The age old question of when we will see the next market correction continues to be pondered. Meanwhile, the market continues to rise on strong corporate earnings growth and a worldwide economy viewed as improving. Corrections are a normal process within any bull market. The corrective backing and filling process is healthy and actually builds a better foundation for the next leg up. Since the market bottom on March 9, 2009, there have been twelve corrections of 5-10 percent and 4 drawdowns of 10-20%. The market recovered quickly from each of these corrections and there seems to remain an underlying bid. Buying the dips has been proven a successful strategy for now.
So when is the next correction coming? We have had over 243 trading days without even a 3% drawdown which is a new record for the market. Last week for the first time in twenty years, the S&P 500 closed at a new record high all five days. Bull markets often continue to surprise to the upside. Thus the clichés “don’t fight the tape” or, “the trend is your friend.” Another interesting statistic; The S&P 500 was up, on a total return basis, each of the first 9 months of 2017. This was last achieved in 1995. With a few days left in October, the odds are favoring 10 for 10. We will not try to time, trade or avoid a correction. As long as the big picture fundamentals do not change, any looming correction should be viewed as an opportunity rather than a reason for concern.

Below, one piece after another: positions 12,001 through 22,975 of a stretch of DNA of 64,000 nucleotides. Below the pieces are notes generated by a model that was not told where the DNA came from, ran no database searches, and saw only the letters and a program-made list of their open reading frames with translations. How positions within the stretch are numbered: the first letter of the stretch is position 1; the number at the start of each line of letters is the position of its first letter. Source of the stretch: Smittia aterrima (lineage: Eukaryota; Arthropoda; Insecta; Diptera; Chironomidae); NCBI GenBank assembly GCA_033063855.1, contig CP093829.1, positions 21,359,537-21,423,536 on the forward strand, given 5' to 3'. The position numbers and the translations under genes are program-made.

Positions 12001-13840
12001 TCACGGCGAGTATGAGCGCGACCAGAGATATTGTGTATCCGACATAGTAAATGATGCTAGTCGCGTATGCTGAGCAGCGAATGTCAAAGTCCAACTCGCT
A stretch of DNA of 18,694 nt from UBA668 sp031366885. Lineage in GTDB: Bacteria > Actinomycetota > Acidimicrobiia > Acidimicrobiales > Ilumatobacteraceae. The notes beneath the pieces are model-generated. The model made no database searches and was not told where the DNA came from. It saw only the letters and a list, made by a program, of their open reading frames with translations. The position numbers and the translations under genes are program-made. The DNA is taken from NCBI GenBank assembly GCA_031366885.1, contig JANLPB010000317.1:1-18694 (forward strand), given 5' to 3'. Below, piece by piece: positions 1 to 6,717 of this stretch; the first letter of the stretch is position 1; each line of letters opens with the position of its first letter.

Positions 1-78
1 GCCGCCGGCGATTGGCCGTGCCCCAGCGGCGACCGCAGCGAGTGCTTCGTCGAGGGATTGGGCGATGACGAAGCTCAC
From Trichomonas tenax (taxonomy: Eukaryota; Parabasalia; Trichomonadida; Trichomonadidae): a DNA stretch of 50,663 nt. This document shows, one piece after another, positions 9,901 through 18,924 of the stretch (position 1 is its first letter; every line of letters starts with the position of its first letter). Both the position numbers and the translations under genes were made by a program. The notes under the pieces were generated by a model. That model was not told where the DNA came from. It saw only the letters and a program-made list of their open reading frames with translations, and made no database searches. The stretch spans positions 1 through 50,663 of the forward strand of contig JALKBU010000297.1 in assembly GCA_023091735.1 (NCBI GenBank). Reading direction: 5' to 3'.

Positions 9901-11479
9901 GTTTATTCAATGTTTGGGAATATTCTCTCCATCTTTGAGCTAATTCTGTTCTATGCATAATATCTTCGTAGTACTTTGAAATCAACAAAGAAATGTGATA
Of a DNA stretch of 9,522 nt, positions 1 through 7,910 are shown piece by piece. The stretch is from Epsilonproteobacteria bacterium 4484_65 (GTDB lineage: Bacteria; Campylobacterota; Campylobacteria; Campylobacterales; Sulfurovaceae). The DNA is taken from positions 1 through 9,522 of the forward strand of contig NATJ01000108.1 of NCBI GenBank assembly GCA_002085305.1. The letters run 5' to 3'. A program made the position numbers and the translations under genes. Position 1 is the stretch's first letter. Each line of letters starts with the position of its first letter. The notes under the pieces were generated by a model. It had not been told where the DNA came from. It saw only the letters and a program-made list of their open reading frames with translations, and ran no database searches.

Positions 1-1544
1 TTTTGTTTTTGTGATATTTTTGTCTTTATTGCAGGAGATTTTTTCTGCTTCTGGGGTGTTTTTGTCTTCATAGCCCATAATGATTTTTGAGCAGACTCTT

In fact, we would argue that the risk of a market melt up could be more of an issue. There are a couple of situations that could simply push the market ahead of itself. One , there are times when skeptical investors just throw in the towel and buy the market adding, short term, a significant amount of liquidity. Two, expectations are very low that any meaningful legislation gets through Congress. A successful vote on tax reform for example, could propel the market too quickly. Markets do not make big moves based on expectations but, on any significant variance from expectations. A market melt up could add volatility as the “where we go from here” becomes cloudy and harder to predict.
The belief that the market rally has been too narrow has been quickly dismissed recently. Some believe the market has been driven by too few sectors or individual names however, the small cap Russell 2000 Index rallied in the 3rd quarter from flat lined for the year around August 21st to up 11.48% YTD as of yesterday. This rally of about 11% in just a couple of months is a positive indication the market advanced has broadened which is further evidence of a healthy market.
We remain bullish intermediate to longer term. Short term we will view any overdue correction as healthy believing that patience during that time will be rewarded again. The flow of major 3rd quarter earnings reports continue to be stronger than expected. Growing earnings which are not excessively priced, low interest rates and plenty of fuel (liquidity) for the market are the underlying fundamentals that provide us some assurance this bull market still has the energy it needs to prosper. Stay tuned!
Royal Fund Management, LLC